Intuitive Human-Robot Collaboration through Example-Driven Learning

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When we work with others in teams, we implicitly infer each other's intentions, beliefs, and desires and use this information to coordinate our actions. We believe that the same should hold for collaborative robots if they are to perform efficiently as part of human-robot teams. Robots should understand how we intend to do a specific task, such as furniture assembly, anticipate our next actions, and proactively support us by delivering the right parts or tools.

A widely used technique for robot training is learning from demonstration, where human experts provide multiple demonstrations of how they prefer to perform a given task. However, many tasks that would benefit from robotic assistance are long and tedious. For instance, imagine having to assemble an IKEA bookcase ten times just to show the robot how you would like to perform the assembly.

However, in this new study, we have found substantial similarities in how individuals may assemble different products. For example, if a user picks up the heaviest part of the assembly first, they are likely to do the same in a completely different assembly. There are factors related to physical and mental effort that are not specific to a particular assembly but influence how people prioritize their actions.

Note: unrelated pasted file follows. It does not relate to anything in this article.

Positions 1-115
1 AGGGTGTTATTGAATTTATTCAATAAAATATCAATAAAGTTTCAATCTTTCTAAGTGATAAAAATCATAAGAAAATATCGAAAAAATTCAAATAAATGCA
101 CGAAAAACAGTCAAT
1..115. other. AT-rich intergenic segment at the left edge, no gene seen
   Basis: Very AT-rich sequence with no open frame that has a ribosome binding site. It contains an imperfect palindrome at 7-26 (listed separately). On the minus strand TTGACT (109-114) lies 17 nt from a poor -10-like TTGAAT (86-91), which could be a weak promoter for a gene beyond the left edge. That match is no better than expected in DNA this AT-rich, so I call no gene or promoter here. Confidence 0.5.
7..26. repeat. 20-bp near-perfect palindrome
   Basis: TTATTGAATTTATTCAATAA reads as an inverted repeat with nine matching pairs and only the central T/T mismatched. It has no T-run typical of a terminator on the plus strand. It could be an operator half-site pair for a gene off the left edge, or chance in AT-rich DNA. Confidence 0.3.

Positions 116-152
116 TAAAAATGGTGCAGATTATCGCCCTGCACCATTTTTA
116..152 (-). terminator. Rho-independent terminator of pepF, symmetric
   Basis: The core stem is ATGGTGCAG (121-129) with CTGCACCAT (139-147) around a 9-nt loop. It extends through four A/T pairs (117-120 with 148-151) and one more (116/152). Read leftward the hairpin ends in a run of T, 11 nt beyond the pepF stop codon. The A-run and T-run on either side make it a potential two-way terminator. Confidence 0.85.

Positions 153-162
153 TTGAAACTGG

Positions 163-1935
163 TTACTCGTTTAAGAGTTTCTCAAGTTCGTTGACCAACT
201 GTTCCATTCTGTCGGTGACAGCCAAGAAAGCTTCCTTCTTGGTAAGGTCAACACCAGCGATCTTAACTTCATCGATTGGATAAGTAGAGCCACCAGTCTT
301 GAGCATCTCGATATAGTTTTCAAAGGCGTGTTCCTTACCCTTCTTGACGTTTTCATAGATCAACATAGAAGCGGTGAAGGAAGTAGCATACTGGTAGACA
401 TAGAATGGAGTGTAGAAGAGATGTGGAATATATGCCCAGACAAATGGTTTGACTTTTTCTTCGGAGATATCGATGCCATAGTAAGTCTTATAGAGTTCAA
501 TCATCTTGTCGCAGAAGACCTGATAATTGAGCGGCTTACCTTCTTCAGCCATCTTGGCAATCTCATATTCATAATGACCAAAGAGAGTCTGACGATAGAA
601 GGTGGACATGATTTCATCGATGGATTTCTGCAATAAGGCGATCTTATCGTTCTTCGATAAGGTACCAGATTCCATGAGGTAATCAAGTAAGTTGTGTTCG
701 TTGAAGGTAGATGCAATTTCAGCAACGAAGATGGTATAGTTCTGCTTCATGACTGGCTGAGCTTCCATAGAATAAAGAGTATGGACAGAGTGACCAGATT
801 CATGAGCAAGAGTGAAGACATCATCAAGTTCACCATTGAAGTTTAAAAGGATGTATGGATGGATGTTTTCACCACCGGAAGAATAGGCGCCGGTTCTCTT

Therefore, instead of having users provide demonstrations on the actual product, we asked them to assemble a much shorter task that they could quickly and easily perform. We then developed an AI algorithm that utilized the user demonstrations on the canonical task to predict their actions in the actual task.

This enabled the robot to proactively support users in a longer assembly by delivering parts and tools they would need in advance, even without having observed any of these users perform the assembly before! As a result, there was a significant efficiency gain, with demonstrations on the short task being 2.3 times faster compared to demonstrations on the actual, longer assembly.

This work has the potential to bring about dramatic improvements in human productivity by shaping how collaborative robots anticipate our actions and support us in performing tedious tasks both in the workplace and at home. Robots can support people by performing tasks that are unsafe or dangerous, for instance carrying a heavy part or picking up parts that would require the worker to go into ergonomically unsafe postures.

Our contribution is an AI algorithm that is not tied to specific robot hardware, allowing for a wide range of applications, from aerospace manufacturing and electronics assembly to home maintenance and household chores, saving time and money and improving quality of life.

For more information, see our paper that was a Best Systems Paper finalist in the 2023 ACM/IEEE International Conference of Human-Robot Interaction:

News article on our research:



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  • Name:
    Caitlin Dawson
  • Type of entry:
    Team members:
    • Heramb Nemlekar
    • Caitlin Dawson
  • Software used for this entry:
  • Patent status: